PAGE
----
These 4 Measures Indicate That Wesfarmers (ASX:WES) Is Using Debt Reasonably Well

Howard Marks put it nicely when he said that, rather than worrying about share price volatility, ‘The possibility of permanent loss is the risk I worry about… and every practical investor I know worries about. So it seems the smart money knows that debt – which is usually involved in bankruptcies – is a very important factor, when you assess how risky a company is. Importantly, Wesfarmers Limited (ASX:WES) does carry debt. But is this debt a concern to shareholders?

When Is Debt A Problem?

Debt and other liabilities become risky for a business when it cannot easily fulfill those obligations, either with free cash flow or by raising capital at an attractive price. In the worst case scenario, a company can go bankrupt if it cannot pay its creditors. While that is not too common, we often do see indebted companies permanently diluting shareholders because lenders force them to raise capital at a distressed price. By replacing dilution, though, debt can be an extremely good tool for businesses that need capital to invest in growth at high rates of return. When we examine debt levels, we first consider both cash and debt levels, together.

Check out our latest analysis for Wesfarmers

What Is Wesfarmers’s Debt?

You can click the graphic below for the historical numbers, but it shows that Wesfarmers had AU$2.95b of debt in December 2019, down from AU$3.48b, one year before. On the flip side, it has AU$436.0m in cash leading to net debt of about AU$2.52b.

ASX:WES Historical Debt, March 2nd 2020
ASX:WES Historical Debt, March 2nd 2020

How Strong Is Wesfarmers’s Balance Sheet?

Zooming in on the latest balance sheet data, we can see that Wesfarmers had liabilities of AU$7.23b due within 12 months and liabilities of AU$9.13b due beyond that. Offsetting this, it had AU$436.0m in cash and AU$949.0m in receivables that were due within 12 months. So its liabilities outweigh the sum of its cash and (near-term) receivables by AU$15.0b.

Wesfarmers has a very large market capitalization of AU$46.1b, so it could very likely raise cash to ameliorate its balance sheet, if the need arose. But we definitely want to keep our eyes open to indications that its debt is bringing too much risk.

In order to size up a company’s debt relative to its earnings, we calculate its net debt divided by its earnings before interest, tax, depreciation, and amortization (EBITDA) and its earnings before interest and tax (EBIT) divided by its interest expense (its interest cover). This way, we consider both the absolute quantum of the debt, as well as the interest rates paid on it.

Wesfarmers has a low net debt to EBITDA ratio of only 0.79. And its EBIT easily covers its interest expense, being 10.4 times the size. So we’re pretty relaxed about its super-conservative use of debt. Fortunately, Wesfarmers grew its EBIT by 3.0% in the last year, making that debt load look even more manageable. There’s no doubt that we learn most about debt from the balance sheet. But ultimately the future profitability of the business will decide if Wesfarmers can strengthen its balance sheet over time. So if you want to see what the professionals think, you might find this free report on analyst profit forecasts to be interesting.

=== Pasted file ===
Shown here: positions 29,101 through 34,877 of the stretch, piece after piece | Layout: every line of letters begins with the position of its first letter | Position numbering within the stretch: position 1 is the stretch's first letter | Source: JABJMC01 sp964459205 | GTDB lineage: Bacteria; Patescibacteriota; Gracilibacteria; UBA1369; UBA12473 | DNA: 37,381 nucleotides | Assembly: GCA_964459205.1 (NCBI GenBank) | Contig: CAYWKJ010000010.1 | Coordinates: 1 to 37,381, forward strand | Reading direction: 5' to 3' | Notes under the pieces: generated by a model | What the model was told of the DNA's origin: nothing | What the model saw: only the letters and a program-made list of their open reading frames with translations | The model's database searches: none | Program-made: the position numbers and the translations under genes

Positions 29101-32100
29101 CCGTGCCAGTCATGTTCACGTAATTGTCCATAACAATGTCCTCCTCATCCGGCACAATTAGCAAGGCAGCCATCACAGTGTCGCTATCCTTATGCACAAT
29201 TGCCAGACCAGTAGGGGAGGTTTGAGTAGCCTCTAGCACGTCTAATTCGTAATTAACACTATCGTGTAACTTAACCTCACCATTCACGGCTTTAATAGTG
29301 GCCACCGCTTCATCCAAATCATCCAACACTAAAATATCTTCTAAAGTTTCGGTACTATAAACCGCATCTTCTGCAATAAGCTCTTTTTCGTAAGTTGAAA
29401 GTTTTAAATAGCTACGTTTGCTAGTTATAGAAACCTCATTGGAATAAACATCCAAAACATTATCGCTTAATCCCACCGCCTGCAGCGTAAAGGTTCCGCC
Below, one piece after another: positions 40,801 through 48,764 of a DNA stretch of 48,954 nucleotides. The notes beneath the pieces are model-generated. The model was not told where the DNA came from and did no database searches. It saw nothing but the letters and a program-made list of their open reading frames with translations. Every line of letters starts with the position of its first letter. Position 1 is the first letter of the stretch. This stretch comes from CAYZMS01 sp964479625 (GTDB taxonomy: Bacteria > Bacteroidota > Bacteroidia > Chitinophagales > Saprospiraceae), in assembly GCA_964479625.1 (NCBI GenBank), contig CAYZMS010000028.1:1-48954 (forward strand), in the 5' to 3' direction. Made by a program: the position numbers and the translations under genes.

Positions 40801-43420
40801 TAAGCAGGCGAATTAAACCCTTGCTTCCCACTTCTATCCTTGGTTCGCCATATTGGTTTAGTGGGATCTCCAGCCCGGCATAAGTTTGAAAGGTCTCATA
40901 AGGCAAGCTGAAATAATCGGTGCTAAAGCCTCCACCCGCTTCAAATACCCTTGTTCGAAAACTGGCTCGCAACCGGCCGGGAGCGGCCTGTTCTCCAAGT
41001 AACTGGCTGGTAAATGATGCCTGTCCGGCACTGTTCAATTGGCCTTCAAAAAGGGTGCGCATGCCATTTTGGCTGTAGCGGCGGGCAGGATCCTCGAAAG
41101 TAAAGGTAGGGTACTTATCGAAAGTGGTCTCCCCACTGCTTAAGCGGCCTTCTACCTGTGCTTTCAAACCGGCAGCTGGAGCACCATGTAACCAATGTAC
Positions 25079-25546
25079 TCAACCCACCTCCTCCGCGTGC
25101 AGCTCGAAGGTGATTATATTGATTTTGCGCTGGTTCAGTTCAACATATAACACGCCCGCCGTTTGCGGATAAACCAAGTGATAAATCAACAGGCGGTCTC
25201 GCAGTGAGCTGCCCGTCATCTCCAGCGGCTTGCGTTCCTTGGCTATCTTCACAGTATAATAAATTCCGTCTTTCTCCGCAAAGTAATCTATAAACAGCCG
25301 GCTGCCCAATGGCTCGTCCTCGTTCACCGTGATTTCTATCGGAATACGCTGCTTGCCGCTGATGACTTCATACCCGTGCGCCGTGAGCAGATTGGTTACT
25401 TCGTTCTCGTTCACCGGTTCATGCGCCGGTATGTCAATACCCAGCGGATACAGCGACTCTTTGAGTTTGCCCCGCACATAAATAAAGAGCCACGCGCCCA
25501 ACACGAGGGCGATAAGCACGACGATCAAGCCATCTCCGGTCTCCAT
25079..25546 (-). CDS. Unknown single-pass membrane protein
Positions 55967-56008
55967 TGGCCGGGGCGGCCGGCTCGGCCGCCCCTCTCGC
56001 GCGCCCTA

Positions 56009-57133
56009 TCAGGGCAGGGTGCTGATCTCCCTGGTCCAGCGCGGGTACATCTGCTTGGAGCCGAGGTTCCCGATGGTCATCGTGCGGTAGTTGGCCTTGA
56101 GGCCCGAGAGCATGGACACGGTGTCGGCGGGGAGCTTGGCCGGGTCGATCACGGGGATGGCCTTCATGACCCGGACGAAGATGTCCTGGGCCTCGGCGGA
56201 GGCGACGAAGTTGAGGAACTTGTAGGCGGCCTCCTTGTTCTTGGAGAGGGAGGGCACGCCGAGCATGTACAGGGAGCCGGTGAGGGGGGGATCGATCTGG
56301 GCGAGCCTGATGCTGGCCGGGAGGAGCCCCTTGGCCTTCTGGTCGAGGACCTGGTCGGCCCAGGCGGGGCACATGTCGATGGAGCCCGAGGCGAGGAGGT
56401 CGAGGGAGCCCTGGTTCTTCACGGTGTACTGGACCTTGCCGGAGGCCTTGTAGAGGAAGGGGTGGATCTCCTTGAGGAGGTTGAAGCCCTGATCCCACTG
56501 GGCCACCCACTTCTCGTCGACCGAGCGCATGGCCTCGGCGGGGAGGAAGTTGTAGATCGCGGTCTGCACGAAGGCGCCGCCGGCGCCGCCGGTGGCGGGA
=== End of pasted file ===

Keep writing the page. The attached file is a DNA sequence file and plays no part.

Finally, a company can only pay off debt with cold hard cash, not accounting profits. So we clearly need to look at whether that EBIT is leading to corresponding free cash flow. Over the most recent three years, Wesfarmers recorded free cash flow worth 75% of its EBIT, which is around normal, given free cash flow excludes interest and tax. This cold hard cash means it can reduce its debt when it wants to.

Our View

Happily, Wesfarmers’s impressive conversion of EBIT to free cash flow implies it has the upper hand on its debt. And the good news does not stop there, as its interest cover also supports that impression! When we consider the range of factors above, it looks like Wesfarmers is pretty sensible with its use of debt. While that brings some risk, it can also enhance returns for shareholders. When analysing debt levels, the balance sheet is the obvious place to start. But ultimately, every company can contain risks that exist outside of the balance sheet. Consider risks, for instance. Every company has them, and we’ve spotted 1 warning sign for Wesfarmers you should know about.

When all is said and done, sometimes its easier to focus on companies that don’t even need debt. Readers can access a list of growth stocks with zero net debt 100% free, right now.

If you spot an error that warrants correction, please contact the editor at editorial-team@simplywallst.com. This article by Simply Wall St is general in nature. It does not constitute a recommendation to buy or sell any stock, and does not take account of your objectives, or your financial situation. Simply Wall St has no position in the stocks mentioned.

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